Quoting MEA (Reply 28):
Airbus has dropped the ball, similar to what Boeing experienced a few years ago. It's just part of the regular business cycle.

If under "dropped the ball" you mean both having screwed up, I agree with you. But there end the similarity and I do not think this has to do with the Business Cycle, as the market situation is extraordinary good.

aminobwana
 
cygnuschicago
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RE: Order Rumours From WSJ For Next Week

Thu Jun 14, 2007 12:17 am

Quoting Aminobwana (Reply 67):
f under "dropped the ball" you mean both having screwed up, I agree with you. But there end the similarity and I do not think this has to do with the Business Cycle, as the market situation is extraordinary good.

I think you should take your own advice:

Quoting Aminobwana (Reply 67):
avoid over-enthusiastic reactions of either Airbus or Boeings fanatics

 Smile
If you cannot do the math, your opinion means squat!
 
Shenzhen
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RE: Order Rumours From WSJ For Next Week

Thu Jun 14, 2007 1:09 am

Quoting NAV20 (Reply 60):
If your major customer in each program is a country that wouldn't make it into the top 100 cities in China, that's not very good," said Pilarski. "You get Steve [Hazy] ... that's a totally different story."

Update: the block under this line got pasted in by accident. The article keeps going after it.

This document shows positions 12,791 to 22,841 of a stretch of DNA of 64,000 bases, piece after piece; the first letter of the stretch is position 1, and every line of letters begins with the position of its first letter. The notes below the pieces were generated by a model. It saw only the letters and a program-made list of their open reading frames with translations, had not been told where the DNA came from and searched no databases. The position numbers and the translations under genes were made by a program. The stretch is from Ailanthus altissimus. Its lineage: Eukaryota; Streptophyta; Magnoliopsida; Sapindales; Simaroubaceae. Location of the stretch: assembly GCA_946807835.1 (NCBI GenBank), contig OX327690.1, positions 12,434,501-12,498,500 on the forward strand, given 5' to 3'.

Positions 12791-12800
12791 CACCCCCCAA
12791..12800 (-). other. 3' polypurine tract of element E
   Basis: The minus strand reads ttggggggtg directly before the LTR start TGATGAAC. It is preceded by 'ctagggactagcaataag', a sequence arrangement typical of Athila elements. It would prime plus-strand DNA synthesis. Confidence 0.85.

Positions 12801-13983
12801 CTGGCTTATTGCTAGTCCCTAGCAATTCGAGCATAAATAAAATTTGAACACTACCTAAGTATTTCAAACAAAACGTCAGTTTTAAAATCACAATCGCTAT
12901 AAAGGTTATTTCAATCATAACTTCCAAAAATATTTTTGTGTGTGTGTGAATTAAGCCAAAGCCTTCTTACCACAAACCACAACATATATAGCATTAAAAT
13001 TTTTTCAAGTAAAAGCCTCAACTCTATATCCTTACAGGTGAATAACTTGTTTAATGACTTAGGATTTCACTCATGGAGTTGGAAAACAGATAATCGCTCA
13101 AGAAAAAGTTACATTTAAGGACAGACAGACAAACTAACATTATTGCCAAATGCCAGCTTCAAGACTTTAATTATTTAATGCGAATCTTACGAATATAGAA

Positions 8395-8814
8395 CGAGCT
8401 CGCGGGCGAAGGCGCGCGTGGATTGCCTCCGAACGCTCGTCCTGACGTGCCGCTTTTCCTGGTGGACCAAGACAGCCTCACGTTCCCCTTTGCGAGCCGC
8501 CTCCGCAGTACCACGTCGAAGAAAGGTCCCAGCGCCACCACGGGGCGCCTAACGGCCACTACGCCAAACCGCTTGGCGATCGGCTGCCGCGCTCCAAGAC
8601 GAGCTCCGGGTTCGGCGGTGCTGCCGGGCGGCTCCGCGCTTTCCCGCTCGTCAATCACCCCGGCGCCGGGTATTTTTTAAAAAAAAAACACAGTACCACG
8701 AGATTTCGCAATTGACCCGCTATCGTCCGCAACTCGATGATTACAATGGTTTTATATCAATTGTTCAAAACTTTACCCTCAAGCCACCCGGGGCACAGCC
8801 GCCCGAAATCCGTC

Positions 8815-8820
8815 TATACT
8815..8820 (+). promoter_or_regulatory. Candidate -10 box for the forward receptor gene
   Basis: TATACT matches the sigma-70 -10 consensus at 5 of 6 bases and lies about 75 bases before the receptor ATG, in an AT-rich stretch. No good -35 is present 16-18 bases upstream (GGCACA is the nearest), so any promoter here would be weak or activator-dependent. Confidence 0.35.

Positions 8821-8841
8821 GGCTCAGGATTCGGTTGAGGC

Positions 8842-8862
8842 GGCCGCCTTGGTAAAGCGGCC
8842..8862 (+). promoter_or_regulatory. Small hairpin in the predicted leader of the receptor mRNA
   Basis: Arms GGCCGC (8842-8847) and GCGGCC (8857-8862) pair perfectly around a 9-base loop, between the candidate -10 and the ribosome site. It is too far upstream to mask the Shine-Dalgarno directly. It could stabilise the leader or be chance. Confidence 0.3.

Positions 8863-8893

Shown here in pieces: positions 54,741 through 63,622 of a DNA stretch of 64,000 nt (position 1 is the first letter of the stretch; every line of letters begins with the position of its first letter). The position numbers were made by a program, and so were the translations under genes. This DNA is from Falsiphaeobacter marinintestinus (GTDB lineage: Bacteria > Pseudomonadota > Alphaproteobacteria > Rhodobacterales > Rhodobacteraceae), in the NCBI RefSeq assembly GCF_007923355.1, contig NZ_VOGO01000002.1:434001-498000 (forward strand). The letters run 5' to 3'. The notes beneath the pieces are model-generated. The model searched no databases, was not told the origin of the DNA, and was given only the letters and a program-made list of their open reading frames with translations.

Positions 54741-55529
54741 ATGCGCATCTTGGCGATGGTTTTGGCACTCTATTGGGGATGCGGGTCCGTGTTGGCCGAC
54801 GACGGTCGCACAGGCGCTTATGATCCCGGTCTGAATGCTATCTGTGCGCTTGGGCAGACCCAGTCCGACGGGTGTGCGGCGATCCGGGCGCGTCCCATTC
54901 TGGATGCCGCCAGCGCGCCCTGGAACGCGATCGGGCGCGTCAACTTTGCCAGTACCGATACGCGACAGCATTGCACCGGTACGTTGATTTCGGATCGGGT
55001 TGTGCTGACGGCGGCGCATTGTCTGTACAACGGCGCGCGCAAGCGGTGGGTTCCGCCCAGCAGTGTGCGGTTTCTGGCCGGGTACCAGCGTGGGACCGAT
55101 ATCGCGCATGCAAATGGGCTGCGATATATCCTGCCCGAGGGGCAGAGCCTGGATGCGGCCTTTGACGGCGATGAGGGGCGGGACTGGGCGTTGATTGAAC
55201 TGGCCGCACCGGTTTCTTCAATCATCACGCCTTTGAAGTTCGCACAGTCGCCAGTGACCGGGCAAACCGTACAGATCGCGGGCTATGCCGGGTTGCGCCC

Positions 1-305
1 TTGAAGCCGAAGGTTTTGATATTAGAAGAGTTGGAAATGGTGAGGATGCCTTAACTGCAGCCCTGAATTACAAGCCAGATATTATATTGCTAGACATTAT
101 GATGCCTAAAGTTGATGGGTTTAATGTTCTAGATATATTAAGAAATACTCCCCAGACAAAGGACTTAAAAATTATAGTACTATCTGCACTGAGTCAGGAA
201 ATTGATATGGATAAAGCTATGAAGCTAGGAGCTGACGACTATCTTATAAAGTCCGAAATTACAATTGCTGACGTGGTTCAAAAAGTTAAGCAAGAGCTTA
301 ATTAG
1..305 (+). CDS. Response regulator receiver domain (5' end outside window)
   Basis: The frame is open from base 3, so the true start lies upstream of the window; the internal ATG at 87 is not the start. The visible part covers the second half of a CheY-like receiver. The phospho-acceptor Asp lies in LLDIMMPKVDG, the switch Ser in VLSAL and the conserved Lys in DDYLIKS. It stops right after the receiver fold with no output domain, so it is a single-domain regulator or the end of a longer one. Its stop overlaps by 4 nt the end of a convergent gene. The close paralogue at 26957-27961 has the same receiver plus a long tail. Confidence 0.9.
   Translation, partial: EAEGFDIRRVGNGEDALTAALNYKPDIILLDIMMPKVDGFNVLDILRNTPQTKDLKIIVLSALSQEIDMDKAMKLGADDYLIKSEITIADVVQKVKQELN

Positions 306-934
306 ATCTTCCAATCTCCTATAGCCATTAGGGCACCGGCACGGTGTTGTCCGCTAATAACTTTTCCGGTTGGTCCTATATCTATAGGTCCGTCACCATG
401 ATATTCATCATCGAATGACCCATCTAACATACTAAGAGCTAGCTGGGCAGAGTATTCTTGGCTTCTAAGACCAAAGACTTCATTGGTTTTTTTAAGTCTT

Quoting CygnusChicago (Reply 66):
Seems a little bit of a daft comment from Mr Pilarski. There simply are no more large purchasers left in the market. Well, maybe UA and US, and the former is most probably a 787 shoe-in. Everyone else has already gone to the 787. Even if Airbus wins every non-North American contract from now till 2013, then 100 planes from EK and 80 from QR will STILL be the biggest A350 orders on their books, and thus 30 - 50% of the order book will still be exposed to only two Mideast orders.

Don't know, I would rather place 80 airplanes with ILFC, who will spread them around the globe and double my sales effort, then place them with one airline that may or may not pull off their business plan.

Cheers
 
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Stitch
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RE: Order Rumours From WSJ For Next Week

Thu Jun 14, 2007 1:36 am

Quoting Shenzhen (Reply 69):
Don't know, I would rather place 80 airplanes with ILFC, who will spread them around the globe and double my sales effort, then place them with one airline that may or may not pull off their business plan.

I still believe a sale is a sale.

If EK had 42 748Is and QR had 80 787s while Airbus had four dozen A350 customers and 600 frames, the Boeing Boosters would no doubt be crowing on the size of each of those two orders and the Airbus Aficionados would be commenting on how Boeing was risking putting their eggs in one basket versus the more sensible risk-sharing of multiple small orders spread around the globe.

Boeing certainly has the momentum and Mr. Udvar-Hazy looks to add to it. But Airbus has enough waiting in the wings that if those folks commit to the A350, it will lay the groundwork for confidence in it.